EF9519B3 CD3A431B 302B0A6D F25F1437 4FE1356D 6D51C245
            E485B576 625E7EC6 F44C42E9 A63A3620 FFFFFFFF FFFFFFFF

   Generator: Length (32 bit words): 1, Data (hex): 2



A.2. Well-Known Group 2:  A 1024 bit prime

   The prime is 2^1024 - 2^960 - 1 + 2^64 * { [2^894 pi] + 129093 }.
   Its decimal value is
         179769313486231590770839156793787453197860296048756011706444
         423684197180216158519368947833795864925541502180565485980503
         646440548199239100050792877003355816639229553136239076508735
         759914822574862575007425302077447712589550957937778424442426
         617334727629299387668709205606050270810842907692932019128194
         467627007

   Prime modulus:  Length (32 bit words): 32, Data (hex):
            FFFFFFFF FFFFFFFF C90FDAA2 2168C234 C4C6628B 80DC1CD1
            29024E08 8A67CC74 020BBEA6 3B139B22 514A0879 8E3404DD
            EF9519B3 CD3A431B 302B0A6D F25F1437 4FE1356D 6D51C245
            E485B576 625E7EC6 F44C42E9 A637ED6B 0BFF5CB6 F406B7ED
            EE386BFB 5A899FA5 AE9F2411 7C4B1FE6 49286651 ECE65381
            FFFFFFFF FFFFFFFF

   Generator: Length (32 bit words): 1, Data (hex): 2




D. Eastlake 3rd                                                 [Page 9]


INTERNET-DRAFT                     Diffie-Hellman Information in the DNS


A.3. Well-Known Group 3:  A 1536 bit prime

   The prime is 2^1536 - 2^1472 - 1 + 2^64 * { [2^1406 pi] +  741804 }.
   Its decimal value is
            241031242692103258855207602219756607485695054850245994265411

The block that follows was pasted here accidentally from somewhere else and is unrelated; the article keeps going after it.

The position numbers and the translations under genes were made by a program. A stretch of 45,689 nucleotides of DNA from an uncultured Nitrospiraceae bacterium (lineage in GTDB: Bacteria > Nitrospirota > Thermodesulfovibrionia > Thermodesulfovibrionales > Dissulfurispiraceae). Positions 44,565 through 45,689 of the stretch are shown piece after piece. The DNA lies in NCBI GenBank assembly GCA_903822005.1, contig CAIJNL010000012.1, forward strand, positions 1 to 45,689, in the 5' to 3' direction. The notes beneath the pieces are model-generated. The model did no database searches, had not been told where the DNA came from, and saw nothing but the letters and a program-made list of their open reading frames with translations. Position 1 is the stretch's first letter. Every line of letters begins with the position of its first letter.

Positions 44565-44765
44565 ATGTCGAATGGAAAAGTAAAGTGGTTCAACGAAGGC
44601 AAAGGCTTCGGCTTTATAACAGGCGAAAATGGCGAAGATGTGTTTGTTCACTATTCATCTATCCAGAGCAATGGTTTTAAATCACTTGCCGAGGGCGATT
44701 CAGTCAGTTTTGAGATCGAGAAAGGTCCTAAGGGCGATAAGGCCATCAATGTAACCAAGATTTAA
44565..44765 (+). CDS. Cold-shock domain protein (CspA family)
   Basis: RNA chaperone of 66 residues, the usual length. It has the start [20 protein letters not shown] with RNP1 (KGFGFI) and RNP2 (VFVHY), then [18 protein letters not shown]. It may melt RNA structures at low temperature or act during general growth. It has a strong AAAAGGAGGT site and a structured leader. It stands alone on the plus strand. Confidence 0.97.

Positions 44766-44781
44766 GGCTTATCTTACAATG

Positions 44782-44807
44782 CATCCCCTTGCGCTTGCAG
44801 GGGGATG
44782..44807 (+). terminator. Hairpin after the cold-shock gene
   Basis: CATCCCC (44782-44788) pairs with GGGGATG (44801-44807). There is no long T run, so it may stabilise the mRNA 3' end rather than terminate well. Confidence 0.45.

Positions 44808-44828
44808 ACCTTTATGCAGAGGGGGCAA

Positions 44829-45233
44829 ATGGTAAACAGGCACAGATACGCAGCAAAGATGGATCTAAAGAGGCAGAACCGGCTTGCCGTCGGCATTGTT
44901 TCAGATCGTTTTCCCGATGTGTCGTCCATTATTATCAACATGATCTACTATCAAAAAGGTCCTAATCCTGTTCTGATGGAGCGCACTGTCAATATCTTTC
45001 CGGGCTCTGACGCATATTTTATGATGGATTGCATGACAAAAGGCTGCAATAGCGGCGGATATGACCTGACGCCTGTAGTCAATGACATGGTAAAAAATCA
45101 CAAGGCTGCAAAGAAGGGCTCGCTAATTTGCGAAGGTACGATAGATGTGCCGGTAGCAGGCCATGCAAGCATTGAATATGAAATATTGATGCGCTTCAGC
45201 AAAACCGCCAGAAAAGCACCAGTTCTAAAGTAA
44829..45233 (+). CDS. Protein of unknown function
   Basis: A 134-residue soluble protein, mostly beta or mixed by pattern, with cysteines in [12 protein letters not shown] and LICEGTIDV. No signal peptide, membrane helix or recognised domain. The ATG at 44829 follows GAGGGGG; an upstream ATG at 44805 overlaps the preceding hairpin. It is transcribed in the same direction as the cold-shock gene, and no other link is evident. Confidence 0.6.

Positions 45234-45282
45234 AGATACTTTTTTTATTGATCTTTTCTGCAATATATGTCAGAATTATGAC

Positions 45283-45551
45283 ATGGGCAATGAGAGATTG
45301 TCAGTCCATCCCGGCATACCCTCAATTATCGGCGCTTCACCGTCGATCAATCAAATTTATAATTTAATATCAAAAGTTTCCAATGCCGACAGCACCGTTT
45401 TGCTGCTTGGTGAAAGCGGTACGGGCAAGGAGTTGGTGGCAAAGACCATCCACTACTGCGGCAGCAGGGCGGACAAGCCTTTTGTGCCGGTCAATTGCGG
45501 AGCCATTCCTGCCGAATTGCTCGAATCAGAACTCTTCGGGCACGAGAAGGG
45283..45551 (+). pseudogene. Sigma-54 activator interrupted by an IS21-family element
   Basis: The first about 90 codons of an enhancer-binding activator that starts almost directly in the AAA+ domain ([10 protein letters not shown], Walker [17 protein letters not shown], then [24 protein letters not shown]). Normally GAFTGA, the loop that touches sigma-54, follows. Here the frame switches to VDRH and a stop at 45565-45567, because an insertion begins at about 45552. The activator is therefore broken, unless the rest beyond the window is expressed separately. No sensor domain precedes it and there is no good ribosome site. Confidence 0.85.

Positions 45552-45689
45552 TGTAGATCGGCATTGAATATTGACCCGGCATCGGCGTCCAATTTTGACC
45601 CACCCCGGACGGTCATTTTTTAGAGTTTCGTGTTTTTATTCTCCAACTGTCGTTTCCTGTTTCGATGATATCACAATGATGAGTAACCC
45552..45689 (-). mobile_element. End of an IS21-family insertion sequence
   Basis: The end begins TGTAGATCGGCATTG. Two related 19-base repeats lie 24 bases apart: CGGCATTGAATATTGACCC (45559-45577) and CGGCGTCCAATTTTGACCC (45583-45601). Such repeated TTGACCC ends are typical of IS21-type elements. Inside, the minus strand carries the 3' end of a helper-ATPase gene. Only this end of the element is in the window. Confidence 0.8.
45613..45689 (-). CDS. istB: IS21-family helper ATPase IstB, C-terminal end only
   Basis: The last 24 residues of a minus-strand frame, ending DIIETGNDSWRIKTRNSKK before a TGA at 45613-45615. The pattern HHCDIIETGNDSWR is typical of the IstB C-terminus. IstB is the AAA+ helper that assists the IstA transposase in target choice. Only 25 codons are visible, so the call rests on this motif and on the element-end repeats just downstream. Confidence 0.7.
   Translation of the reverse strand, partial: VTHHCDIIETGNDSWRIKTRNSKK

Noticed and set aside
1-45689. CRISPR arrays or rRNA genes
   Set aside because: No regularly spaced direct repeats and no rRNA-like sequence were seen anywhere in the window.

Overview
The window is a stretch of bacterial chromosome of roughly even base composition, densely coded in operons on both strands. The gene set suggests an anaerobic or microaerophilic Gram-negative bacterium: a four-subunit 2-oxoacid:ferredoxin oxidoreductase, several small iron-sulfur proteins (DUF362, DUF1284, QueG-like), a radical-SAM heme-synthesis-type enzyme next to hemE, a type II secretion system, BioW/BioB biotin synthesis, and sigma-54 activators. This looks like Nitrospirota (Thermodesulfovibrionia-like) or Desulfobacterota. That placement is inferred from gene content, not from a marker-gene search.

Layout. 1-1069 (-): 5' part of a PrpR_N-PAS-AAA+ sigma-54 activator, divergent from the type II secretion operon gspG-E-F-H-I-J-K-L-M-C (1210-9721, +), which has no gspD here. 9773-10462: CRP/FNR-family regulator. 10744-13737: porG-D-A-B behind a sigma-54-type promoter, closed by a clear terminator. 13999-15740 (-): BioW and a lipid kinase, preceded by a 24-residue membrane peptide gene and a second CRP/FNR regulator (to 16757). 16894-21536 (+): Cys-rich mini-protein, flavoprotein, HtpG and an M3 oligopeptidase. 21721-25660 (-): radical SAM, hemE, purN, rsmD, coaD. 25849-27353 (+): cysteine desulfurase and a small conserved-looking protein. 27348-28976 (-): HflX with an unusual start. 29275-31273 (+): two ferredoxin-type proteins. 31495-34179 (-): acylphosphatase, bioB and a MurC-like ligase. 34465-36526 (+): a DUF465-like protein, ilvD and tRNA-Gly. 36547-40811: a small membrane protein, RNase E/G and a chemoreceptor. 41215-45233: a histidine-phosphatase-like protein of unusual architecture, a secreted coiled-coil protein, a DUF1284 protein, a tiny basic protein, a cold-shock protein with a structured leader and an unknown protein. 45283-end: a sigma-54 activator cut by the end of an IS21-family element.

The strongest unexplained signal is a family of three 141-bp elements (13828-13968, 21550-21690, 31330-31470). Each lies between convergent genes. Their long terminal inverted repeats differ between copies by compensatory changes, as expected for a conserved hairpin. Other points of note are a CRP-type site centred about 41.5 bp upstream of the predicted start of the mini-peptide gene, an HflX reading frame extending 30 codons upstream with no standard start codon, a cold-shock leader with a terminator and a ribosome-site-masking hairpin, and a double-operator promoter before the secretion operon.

694195810883168261222889009385826134161467322714147790401219
            650364895705058263194273070680500922306273474534107340669624
            601458936165977404102716924945320037872943417032584377865919
            814376319377685986952408894019557734611984354530154704374720
            774996976375008430892633929555996888245787241299381012913029
            459299994792636526405928464720973038494721168143446471443848
            8520940127459844288859336526896320919633919

   Prime modulus Length (32 bit words): 48, Data (hex):
              FFFFFFFF FFFFFFFF C90FDAA2 2168C234 C4C6628B 80DC1CD1
              29024E08 8A67CC74 020BBEA6 3B139B22 514A0879 8E3404DD
              EF9519B3 CD3A431B 302B0A6D F25F1437 4FE1356D 6D51C245
              E485B576 625E7EC6 F44C42E9 A637ED6B 0BFF5CB6 F406B7ED
              EE386BFB 5A899FA5 AE9F2411 7C4B1FE6 49286651 ECE45B3D
              C2007CB8 A163BF05 98DA4836 1C55D39A 69163FA8 FD24CF5F
              83655D23 DCA3AD96 1C62F356 208552BB 9ED52907 7096966D
              670C354E 4ABC9804 F1746C08 CA237327 FFFFFFFF FFFFFFFF

   Generator: Length (32 bit words):  1, Data (hex): 2




























D. Eastlake 3rd                                                [Page 10]